Enter the Das Keyboard Professional

Those of you that have been reading my blog entries regularly should know by now that I am a bit maniacal when it comes to my input devices. Even if a device is serving me well, I can’t help but search for its replacement—call it a disorder if you like, it’s just how I am.

Over the last few months, this has led me to try a Unicomp Customizer 104, a pair of Enermax keyboards, SteelSeries’ 7G gaming keyboard, and now one of the new Das Keyboards. The older Das Keyboard’s claim to fame was its high-quality “clicky” construction and blank key caps. The company claimed the blank keys forced users of the Das Keyboard to memorize key locations, and over time, the users would become better typists. Despite its relative success, however, the original Das Keyboard had a rather Spartan appearance that wasn’t very enticing. So the company decided to update the look and overall design, and while they were at it introduce a version with key labels as well.

Das Keyboard Professional

The new Das Keyboard line-up consists of Professional and Ultimate models. The Professional unit is adorned with key labels, while the Ultimate unit is blank like the older model. As much as I’d like to say I’m geek enough to handle the Das Keyboard Ultimate, I opted for the Das Keyboard Professional—as cool as using the Ultimate would be, I don’t have the time to re-learn how to type. I’ll save that adventure for another time.

Like the original, the allure of the new Das Keyboard line-up is their high-end construction. The keyboards feature Cherry MX blue mechanical key switches that provide tactile and audible feedback. These new models also feature blue LED indicators for the number, scroll, and caps lock keys, a built in, two-port USB hub, and an “almost-n-key” rollover function that allows up to 12 keys to be pressed simultaneously without ghosting. In addition, the new Das Keyboards have an extra long USB cable and slick, glossy outer casings that enhance the look of the units, although the shiny outer casing is prone to fingerprints and scratches.

I have been working with the Das Keyboard Professional for about two weeks now, and have to say it is vying for the title of my favorite keyboard. With that said, the Das Keyboard Professional is certainly not for everyone. Personally, I prefer the sound of clicky keys like those used on the Das Keyboard. Once you get used to the sound, I find that I can almost tell when I have made a typo by the sound of the clicks. The unit’s clicky keys will almost certainly deter some users though. If you prefer to work in silence, or are in an environment where others may be annoyed by the sound of the keys, the Das Keyboard is not going to fit the bill. Having been a fan of clicky keyboards since the days of the Northgate Omnikey, the Das Keyboard’s audible report works for me.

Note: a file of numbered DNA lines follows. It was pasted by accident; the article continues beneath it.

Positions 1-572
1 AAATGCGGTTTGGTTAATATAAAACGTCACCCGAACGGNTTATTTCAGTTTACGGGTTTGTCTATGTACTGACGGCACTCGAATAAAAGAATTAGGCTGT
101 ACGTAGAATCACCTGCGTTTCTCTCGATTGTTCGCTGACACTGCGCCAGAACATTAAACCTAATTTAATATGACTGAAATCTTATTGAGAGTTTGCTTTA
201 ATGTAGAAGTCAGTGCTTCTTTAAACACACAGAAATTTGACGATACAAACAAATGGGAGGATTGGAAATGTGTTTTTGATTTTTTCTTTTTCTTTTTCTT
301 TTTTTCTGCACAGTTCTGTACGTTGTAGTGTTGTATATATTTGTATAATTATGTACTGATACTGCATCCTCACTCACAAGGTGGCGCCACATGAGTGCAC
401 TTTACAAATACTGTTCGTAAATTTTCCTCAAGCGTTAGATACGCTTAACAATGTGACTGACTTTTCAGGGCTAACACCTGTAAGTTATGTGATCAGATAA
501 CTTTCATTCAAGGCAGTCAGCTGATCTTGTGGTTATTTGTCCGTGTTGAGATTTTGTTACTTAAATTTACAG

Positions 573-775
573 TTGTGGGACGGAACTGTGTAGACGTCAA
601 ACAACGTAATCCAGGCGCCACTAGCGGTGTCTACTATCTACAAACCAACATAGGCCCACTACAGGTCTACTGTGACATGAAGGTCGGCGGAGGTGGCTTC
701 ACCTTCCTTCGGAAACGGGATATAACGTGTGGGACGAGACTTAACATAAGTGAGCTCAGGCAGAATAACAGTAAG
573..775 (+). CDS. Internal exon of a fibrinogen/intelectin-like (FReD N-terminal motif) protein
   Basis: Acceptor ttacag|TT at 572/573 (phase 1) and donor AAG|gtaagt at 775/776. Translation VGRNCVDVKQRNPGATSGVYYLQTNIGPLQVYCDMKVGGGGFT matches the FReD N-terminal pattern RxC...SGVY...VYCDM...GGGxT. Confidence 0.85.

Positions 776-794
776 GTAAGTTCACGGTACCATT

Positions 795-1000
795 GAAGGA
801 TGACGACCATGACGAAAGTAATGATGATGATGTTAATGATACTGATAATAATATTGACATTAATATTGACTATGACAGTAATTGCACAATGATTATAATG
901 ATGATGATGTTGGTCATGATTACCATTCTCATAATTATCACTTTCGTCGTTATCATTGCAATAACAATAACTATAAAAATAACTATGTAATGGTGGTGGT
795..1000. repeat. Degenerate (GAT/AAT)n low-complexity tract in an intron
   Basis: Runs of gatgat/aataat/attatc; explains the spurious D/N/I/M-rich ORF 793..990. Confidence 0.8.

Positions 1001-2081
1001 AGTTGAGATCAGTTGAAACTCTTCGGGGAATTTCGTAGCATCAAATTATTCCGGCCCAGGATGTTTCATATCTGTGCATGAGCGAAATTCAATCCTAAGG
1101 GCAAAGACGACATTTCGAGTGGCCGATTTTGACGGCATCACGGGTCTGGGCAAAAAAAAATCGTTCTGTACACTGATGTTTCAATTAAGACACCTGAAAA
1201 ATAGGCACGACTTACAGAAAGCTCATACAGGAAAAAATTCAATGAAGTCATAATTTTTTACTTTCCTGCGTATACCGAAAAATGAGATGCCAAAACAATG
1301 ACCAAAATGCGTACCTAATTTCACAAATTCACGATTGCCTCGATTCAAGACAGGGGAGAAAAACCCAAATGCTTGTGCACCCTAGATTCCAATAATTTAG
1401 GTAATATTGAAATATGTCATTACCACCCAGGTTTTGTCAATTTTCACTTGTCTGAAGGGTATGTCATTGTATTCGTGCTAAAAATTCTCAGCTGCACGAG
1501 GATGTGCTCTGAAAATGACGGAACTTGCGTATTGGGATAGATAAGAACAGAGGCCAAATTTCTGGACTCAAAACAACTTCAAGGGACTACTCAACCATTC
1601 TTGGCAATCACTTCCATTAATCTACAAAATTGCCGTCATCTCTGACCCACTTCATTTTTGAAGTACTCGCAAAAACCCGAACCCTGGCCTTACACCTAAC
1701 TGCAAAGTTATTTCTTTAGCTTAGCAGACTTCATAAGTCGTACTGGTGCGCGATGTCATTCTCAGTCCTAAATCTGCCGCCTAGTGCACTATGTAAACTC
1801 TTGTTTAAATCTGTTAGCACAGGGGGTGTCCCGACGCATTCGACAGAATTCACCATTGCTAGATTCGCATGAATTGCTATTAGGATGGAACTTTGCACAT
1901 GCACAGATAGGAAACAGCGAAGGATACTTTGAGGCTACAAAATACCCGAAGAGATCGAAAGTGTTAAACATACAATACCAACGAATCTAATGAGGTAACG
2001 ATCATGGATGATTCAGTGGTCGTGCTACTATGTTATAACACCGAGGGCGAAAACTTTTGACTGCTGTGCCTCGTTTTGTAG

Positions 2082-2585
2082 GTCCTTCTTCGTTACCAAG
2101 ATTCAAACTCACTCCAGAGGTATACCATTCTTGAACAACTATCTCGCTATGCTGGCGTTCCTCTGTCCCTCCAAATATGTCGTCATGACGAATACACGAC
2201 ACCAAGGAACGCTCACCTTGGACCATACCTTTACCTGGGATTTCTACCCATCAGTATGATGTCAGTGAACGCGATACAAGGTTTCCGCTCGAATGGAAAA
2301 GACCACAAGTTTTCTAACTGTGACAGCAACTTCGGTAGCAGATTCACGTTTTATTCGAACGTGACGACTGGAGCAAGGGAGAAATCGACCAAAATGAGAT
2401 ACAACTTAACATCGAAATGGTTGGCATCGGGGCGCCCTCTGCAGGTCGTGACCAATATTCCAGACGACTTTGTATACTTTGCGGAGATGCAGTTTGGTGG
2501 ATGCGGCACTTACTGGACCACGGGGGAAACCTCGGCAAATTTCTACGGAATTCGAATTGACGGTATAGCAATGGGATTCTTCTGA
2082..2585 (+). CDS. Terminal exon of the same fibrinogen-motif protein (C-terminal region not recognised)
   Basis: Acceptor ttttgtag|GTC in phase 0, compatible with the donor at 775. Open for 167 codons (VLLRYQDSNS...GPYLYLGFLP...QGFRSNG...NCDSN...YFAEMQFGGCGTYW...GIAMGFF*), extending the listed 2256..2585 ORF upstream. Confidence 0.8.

I also find the Das Keyboard Professional’s blue LED indicators and glossy exterior visually appealing, and I think its USB ports are in a good position. But while the key layout is standard, I have had an issue getting used to the angle of the upper-most row of keys, below the function keys. When typing feverishly, I have found the Q, W, E, R and T keys to be harder to press than I would like. The keys work fine, however, and it is only my left hand that’s having the problem, so I think it is just a matter of time before I get fully comfortable with the Das Keyboard and this issue goes away.

I plan to stick with the Das Keyboard Professional for the foreseeable future. So far it has the best combination of looks and features for my personal tastes. How long I feel this way remains to be seen though. I gravitate towards input devices like a moth to a flame, and if something else exciting comes along, I know I’ll want to try it out.